Do you want to be the next emerging blogger?

Criteria:

  • you have a personal (rather than business-oriented) blog that’s focused primarily on mental health and illness
  • you’re a new(ish) blogger, with WordPress following <100 preferred

Interested?  If you fit the criteria above:

  • email me at mentalhealthathome (at) gmail (dot) com
  • let me know the topic you’d like to write about and include your blog name/URL
  • don’t think of this as having to “pitch” an idea – I’m just trying to make sure people actually fit the criteria and spirit of the series

22 thoughts on “Emerging Blogger Series: Sana (The Curly Therapist)”

  1. I was avoidant and worked it through to more secure. It’s a great feeling to have some of the difficult bridges crossed. Now I know when ‘avoidant’ says hello again, I hear myself talking and can switch it around quite easily. It took me some practice though.

  2. That is so interesting and informative! Great emerging blogger post!! I might be anxious, but I’m not avoidant (nor anxious-avoidant). But I know for a fact (because my mom has told me this repeatedly) that she held me for hours and hours when I was a baby. I’d start to cry, she’d pick me up. She was so taken with Baby Meg that she would just hold me for hours and hours. That might explain why I don’t have more serious attachment issues!! 😮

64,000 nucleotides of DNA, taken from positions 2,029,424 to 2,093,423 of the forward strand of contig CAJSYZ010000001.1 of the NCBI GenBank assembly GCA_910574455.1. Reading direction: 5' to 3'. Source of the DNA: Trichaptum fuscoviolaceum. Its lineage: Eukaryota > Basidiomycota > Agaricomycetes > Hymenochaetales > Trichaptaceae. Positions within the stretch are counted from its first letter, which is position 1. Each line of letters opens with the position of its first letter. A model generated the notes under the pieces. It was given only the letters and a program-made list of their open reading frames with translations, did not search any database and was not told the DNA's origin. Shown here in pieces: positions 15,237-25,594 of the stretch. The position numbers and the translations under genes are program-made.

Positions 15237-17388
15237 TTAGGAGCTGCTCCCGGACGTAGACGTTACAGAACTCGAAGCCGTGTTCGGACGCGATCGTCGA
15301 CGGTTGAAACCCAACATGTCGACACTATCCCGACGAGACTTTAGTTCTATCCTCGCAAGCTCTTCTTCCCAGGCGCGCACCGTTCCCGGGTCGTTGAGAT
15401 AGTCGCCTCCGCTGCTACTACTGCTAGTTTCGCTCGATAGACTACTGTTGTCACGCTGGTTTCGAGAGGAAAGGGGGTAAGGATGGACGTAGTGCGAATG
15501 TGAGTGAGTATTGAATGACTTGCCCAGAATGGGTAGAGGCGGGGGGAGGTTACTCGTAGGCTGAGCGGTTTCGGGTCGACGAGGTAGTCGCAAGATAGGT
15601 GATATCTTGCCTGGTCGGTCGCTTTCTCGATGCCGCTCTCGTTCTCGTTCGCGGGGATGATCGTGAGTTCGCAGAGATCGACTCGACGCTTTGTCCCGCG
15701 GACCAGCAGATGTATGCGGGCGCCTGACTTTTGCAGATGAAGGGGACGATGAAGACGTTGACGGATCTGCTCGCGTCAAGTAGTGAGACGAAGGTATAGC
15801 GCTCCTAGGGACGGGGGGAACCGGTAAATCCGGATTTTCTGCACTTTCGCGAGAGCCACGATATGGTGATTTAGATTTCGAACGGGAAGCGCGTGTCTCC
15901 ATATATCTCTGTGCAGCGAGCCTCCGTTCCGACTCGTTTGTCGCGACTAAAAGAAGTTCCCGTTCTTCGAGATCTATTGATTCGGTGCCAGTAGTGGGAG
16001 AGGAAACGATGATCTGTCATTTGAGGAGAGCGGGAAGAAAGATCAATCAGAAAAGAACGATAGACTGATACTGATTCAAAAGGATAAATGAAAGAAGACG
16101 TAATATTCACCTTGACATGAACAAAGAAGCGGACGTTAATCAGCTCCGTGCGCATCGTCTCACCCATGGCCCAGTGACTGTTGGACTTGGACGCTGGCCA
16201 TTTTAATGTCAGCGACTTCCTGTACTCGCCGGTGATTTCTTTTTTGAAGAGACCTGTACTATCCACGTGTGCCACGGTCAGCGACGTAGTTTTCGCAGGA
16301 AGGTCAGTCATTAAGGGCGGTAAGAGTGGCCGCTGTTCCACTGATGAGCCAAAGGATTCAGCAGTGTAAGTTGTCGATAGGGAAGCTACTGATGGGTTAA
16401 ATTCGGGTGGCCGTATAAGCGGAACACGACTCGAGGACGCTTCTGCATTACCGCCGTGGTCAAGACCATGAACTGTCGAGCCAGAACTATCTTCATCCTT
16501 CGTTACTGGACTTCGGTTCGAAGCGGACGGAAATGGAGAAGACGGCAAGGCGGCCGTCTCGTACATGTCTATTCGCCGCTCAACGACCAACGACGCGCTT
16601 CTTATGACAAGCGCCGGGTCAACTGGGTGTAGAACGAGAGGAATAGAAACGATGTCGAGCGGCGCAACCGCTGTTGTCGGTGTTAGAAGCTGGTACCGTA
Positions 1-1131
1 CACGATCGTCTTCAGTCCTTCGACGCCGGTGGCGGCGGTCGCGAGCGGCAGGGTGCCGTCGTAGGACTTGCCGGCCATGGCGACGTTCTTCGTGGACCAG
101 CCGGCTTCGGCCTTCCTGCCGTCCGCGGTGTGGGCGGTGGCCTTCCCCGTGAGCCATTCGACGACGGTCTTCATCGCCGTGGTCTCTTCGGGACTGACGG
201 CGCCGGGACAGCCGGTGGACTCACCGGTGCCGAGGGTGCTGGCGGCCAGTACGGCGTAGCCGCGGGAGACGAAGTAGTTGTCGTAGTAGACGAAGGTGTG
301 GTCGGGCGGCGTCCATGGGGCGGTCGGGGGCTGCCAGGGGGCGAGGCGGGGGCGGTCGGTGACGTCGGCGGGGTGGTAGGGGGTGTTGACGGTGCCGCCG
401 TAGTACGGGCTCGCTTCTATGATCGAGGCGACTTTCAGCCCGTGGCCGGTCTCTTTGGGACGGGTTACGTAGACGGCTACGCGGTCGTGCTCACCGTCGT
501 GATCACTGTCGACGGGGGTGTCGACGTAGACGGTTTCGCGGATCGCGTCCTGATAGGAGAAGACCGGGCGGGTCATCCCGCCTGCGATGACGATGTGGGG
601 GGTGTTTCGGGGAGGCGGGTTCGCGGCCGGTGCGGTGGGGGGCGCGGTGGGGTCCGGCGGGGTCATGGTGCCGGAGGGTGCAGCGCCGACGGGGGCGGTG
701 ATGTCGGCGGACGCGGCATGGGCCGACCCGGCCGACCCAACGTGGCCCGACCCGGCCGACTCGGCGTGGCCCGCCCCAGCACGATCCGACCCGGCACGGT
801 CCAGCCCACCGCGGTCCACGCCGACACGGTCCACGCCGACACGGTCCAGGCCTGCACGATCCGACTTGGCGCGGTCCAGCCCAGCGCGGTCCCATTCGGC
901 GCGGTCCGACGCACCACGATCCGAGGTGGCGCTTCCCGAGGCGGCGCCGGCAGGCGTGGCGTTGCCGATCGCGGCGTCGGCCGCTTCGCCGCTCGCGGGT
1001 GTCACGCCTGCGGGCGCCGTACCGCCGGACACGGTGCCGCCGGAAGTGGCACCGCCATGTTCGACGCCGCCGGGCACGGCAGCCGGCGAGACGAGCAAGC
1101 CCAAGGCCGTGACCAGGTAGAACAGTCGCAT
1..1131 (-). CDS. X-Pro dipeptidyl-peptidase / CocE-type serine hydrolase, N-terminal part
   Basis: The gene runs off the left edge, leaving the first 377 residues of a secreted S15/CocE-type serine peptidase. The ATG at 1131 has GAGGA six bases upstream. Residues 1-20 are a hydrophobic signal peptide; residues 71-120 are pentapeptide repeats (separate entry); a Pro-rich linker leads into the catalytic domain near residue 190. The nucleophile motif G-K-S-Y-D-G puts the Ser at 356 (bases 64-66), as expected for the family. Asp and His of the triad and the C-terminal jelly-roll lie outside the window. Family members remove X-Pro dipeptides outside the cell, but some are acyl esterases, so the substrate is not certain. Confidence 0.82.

3. Boy there are some freaky as hell questions on that test .. l mean some of the questions l was like ‘do people really feel that way??’

    That all aside, another cracking post Ashkey 🙂

  4. None of those types describes us. This is to be expected.

    We took the test, and it is not geared for people who have been in the same monogamous (auto correct made it say monotonous, which is not true lol) relationship for 30 years.

    Arg, we sound old, er, wise

  5. Informative and interesting post Ashley and Sana. I like the concept of Attachment theory and over the years I’ve seen me move around the four styles of attachment – finally Secure is my style. It’s taken lots of years, loads of studying, nurse training, much therapy and self-development to get here. I hope to stay within that style always.
    Caz x

  6. My attachment style depends on the relationships I have I think. Primarily anxious-avoidant, but with chosen family, and my therapist, it has slowly shifted to secure-ish 🙂

Leave a Reply